ON the eve of the day that the Nuclear Non-Proliferation Treaty (NPT) Review Conference was due to start at the UN in New York if it had not been postponed again due to Covid, the Leaders of the five nuclear-armed states that are signatories to that treaty have issued a joint statement which they describe as being on "Preventing Nuclear War and Avoiding Arms Races".

The statement references Article 6 of the NPT and contains a reiteration of the statement made by then-Soviet president Mikhail Gorbachev and then-US president Ronald Reagan towards the close of the Cold War, that "a nuclear war cannot be won and must never be fought".

However, there are no great surprises in their declaration and no comment is made on the United Nations Treaty on The Prohibition on Nuclear Weapons (TPNW) that entered into force a year ago.

Scottish CND issued this statement in response to the Permanent Members of the United Nations Security Council (P5):

"We welcome any genuine commitment to stepping back from the possibility of nuclear war, especially as there is now a growing and glaring gap between the words and actions of the nuclear states. The gulf between the words of the UK Government and their actions is illustrated by the upturn in convoys delivering nuclear weapons to Scotland, reflecting the 2021 decision to increase the cap on the stockpile of nuclear weapons, despite the Non-Proliferation Treaty.

"Tragically, all of the nuclear states continue to squander billions on new means of delivering nuclear devastation while re-stating their commitment to the Non-Proliferation Treaty - including Article 6 which requires them to pursue negotiations that end with complete nuclear disarmament under strict international control. The repetition of this commitment, referenced in the P5 statement, is more like a mantra than a meaningful or intentional statement and is, in any case, a self-delusional denial of the escalating risks of a continued nuclear arms race.”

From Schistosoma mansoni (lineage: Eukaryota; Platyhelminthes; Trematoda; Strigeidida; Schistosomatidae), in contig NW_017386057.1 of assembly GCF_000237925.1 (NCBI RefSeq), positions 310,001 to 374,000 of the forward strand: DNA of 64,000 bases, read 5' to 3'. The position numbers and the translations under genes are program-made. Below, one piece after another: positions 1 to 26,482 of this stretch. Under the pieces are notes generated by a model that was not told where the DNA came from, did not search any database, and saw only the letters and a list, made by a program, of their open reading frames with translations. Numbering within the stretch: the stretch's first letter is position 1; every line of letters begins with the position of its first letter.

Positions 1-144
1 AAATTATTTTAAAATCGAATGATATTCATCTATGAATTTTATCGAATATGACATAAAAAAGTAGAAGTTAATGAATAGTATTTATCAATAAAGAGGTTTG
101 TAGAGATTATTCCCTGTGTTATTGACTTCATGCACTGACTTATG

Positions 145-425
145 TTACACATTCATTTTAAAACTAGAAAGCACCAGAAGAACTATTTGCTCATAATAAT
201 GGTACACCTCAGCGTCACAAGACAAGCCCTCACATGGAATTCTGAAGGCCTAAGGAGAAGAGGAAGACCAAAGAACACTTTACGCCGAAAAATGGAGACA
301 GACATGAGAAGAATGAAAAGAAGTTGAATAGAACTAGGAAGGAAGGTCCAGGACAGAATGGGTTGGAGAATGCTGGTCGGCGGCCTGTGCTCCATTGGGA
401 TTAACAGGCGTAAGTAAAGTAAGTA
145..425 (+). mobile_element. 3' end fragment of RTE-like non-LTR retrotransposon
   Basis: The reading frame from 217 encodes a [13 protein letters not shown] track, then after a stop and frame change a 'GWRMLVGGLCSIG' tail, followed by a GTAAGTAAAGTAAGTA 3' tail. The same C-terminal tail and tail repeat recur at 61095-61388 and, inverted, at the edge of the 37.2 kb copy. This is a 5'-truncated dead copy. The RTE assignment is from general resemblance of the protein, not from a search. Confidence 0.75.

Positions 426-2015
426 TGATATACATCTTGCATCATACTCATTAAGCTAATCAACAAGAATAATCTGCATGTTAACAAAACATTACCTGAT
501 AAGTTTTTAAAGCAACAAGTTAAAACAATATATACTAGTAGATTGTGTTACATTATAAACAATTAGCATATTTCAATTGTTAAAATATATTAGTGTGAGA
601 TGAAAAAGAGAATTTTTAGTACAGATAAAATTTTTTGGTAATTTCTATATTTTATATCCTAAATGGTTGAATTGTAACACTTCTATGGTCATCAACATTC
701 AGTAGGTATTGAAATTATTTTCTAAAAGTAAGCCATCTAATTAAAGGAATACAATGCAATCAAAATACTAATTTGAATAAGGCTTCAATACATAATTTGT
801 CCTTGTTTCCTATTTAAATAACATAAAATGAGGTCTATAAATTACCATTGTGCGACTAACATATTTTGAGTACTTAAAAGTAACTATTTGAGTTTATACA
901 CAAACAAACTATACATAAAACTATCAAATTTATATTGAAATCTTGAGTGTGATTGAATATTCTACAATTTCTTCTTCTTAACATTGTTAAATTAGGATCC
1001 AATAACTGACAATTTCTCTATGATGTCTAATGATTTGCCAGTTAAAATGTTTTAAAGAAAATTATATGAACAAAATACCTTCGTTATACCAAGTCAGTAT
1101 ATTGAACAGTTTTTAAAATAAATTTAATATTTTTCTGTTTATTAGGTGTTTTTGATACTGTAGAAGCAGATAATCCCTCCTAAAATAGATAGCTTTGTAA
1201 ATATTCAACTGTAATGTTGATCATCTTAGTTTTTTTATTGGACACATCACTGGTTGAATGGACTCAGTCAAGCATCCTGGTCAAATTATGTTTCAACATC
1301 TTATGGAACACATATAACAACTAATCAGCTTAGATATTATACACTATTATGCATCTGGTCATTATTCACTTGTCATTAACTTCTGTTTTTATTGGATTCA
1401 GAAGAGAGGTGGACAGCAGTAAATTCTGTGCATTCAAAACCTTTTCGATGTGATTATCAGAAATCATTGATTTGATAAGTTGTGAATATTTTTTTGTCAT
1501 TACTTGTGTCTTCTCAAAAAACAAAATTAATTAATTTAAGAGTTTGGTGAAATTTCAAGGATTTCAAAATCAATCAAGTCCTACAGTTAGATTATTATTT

Had the NPT Review Conference gone ahead as scheduled, the statement would have been set against the backdrop of discussion at the UN on non-proliferation, rather than being issued a time when the increasing acceptance of the TPNW and absolute prohibition is impacting the global nuclear discourse.

A new report by Dr Rebecca Johnson of the Acronym Institute for Disarmament Diplomacy on the impact of the TPNW on the UK’s nuclear policies is scheduled for the middle of January at a Westminster all-party parliamentary group meeting.

READ MORE: Behind the ‘secret’ rise in nuclear weapons on the Clyde by UK Government

The divestment in nuclear weapons production and the increased awareness of the catastrophic humanitarian consequences of any use, accidental or intentional, of nuclear weapons, may lie behind the P5’s need to be seen as acting responsibly, rather than the sabre rattling and excessive military budgets at a time when there are so many other economic pressures.

This is seen clearly in Scotland, where a majority of parliamentarians are committed to the TPNW and both Parliament and the present Government oppose the UK’s nuclear weapons on the Clyde.

Lynn Jamieson, chair of Scottish CND commented: “The majority of UN member states wish is for nuclear states to join the growing number of countries that hope for universal adherence to the TPNW. We must ask if it will it take an independent Scotland to bring the UK Government to its senses when no UK nuclear weapons will be based on the Clyde estuary and the UK’s nuclear weapons will have nowhere to go”.